Cairo Santos’ kickoff somehow didn’t land in the grassy area just before the stands. This one reached the middle of the San Diego Chargers’ blue-painted end zone, where Javontee Herndon hauled it in and embarked on the rare return.
D.J. Alexander’s eyes widened. The Chiefs’ coverage team would get to make a play, and Alexander was determined it would involve him.
He sprinted downfield, took the proper angle to the target and powered through Herndon, dropping him at the Chargers’ 15.
The Chiefs walloped the Chargers 33-3 on a Sunday when nearly every element favored the visitors, including the less obvious ones, such as average starting field position.
On average, the Chargers opened their 11 possessions on their 15-yard line. The Chiefs’ average starting field position was their 32.
Kickoff and punt coverage was exceptional for the Chiefs, again.
Punter Dustin Colquitt, a master at dropping kicks in the shadow of the goal line, landed four of his five punts inside the 20. Five of Santos’ kickoffs went through the end zone for touchbacks. One was squibbed at the end of the first half and, finally, one was brought out.
“Having a great kicker like Cairo, you don’t get that many chances, but you’re always ready for the ball to come out. You never know,” Alexander said. “When they decide to come out, we always talk about making them regret it.”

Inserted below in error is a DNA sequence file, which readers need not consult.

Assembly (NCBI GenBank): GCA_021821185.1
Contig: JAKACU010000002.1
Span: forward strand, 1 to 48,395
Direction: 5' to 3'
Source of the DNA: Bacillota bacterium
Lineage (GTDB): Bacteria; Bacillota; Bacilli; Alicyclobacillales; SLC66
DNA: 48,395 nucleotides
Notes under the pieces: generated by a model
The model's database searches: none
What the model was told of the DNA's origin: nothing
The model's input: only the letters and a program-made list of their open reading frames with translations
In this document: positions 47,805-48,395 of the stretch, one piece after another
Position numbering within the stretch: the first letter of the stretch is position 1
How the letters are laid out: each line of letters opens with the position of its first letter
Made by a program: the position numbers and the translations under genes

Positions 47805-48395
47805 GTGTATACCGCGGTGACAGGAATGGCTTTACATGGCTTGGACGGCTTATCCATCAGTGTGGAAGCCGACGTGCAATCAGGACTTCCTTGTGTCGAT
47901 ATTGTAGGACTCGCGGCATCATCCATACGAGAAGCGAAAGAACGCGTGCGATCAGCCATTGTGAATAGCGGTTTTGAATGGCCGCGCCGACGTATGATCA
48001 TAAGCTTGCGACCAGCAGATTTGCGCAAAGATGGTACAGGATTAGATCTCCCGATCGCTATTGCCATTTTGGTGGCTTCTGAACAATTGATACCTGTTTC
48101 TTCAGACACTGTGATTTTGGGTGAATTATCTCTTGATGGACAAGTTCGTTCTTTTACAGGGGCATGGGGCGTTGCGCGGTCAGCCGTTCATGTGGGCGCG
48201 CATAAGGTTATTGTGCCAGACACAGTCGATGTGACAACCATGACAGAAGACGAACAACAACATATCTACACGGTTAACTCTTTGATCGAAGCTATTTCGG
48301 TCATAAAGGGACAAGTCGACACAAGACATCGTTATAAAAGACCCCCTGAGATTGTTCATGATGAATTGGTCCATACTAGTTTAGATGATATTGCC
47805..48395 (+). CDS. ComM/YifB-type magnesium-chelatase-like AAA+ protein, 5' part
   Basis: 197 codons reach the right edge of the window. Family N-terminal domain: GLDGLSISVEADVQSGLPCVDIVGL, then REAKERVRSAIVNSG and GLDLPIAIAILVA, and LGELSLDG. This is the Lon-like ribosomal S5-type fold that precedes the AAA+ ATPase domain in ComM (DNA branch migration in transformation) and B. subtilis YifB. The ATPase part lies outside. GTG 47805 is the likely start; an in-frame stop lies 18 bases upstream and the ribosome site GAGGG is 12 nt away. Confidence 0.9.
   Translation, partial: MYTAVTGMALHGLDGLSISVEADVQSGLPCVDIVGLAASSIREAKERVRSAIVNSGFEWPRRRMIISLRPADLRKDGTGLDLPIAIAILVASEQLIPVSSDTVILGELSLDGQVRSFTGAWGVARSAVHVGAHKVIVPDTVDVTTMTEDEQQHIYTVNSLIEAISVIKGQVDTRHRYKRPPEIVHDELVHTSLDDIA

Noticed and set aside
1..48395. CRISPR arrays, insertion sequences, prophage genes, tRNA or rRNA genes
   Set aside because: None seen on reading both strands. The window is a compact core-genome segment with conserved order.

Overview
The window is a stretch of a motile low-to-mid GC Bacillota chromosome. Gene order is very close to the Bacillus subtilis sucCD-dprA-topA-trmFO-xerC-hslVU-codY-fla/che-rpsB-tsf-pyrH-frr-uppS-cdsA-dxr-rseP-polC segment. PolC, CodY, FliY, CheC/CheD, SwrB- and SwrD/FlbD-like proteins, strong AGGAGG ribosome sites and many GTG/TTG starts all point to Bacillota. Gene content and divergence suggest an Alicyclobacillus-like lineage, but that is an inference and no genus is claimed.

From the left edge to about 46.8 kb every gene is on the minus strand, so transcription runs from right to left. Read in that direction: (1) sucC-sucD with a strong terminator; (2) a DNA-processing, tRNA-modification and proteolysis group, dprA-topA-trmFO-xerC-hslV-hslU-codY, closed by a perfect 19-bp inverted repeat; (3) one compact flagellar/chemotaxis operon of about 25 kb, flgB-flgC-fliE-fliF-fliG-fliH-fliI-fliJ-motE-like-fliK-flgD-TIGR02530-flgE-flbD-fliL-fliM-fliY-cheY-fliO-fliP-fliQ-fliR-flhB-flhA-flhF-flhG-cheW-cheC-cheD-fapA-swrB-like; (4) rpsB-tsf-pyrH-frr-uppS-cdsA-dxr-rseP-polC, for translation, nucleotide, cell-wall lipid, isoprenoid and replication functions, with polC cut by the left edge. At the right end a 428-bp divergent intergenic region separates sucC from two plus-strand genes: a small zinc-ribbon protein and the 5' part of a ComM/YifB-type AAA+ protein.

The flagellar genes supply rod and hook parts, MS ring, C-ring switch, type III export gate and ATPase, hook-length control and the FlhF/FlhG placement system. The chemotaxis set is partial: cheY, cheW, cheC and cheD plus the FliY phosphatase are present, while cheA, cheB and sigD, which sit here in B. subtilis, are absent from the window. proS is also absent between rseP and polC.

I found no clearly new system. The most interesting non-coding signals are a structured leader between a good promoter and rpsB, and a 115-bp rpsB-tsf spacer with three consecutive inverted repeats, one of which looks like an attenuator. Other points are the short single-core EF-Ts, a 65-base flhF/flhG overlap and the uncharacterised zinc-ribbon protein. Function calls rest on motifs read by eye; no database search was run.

Where Santos booms his kicks, Colquitt’s specialty is touch and precision. He punted three times through three quarters Sunday, and those kicks pinned the Chargers on their 7-, 6- and 11-yard lines. The third produced the lousy field position that led to Justin Houston’s tip-to-himself interception that he returned for a touchdown.
Colquitt’s fourth and fifth punts shined a spotlight on Jamell Fleming’s coverage. Colquitt punted away the Chiefs’ first possession of the fourth quarter, and Herndon muffed the catch. Fleming pounced on the fumble.
“He took his eyes off it just for a moment,” Fleming said.
It was enough to keep the Chargers’ day miserable.
The Chiefs couldn’t move and Colquitt again was called upon. This time, Fleming downed the 43-yard punt at the 1.
“He’s not kicking it into the end zone,” Fleming said of Colquitt. “I need to get down there, get my head turned and find the ball.”
Kick coverage isn’t glamorous duty. Finding the statistics takes more work than accessing touchdown passes or sacks. Chiefs coverage men are rewarded on a points system for being first down the field and first to make a hit, but they’re not part of the team’s official stats.
Still, kick coverage has been critical to the Chiefs’ four-game winning streak. In the Chiefs’ victory at Denver last week, the Broncos’ average starting field position was the 18. Four of Colquitt’s five punts were downed inside the 20. All seven kickoffs sailed through the end zone. The Chiefs’ average starting field position was the 48, mostly because of turnovers.
In their Nov. 1 victory over the Detroit Lions in London, the Chiefs averaged started at their 43, the Lions at their 17.
Setting up shop an average of 15-30 yards closer to scoring range than an opponent is an incredible advantage. For the Chiefs, it’s happening because of their kickers and coverage men.
“We take great pride in that,” Alexander said.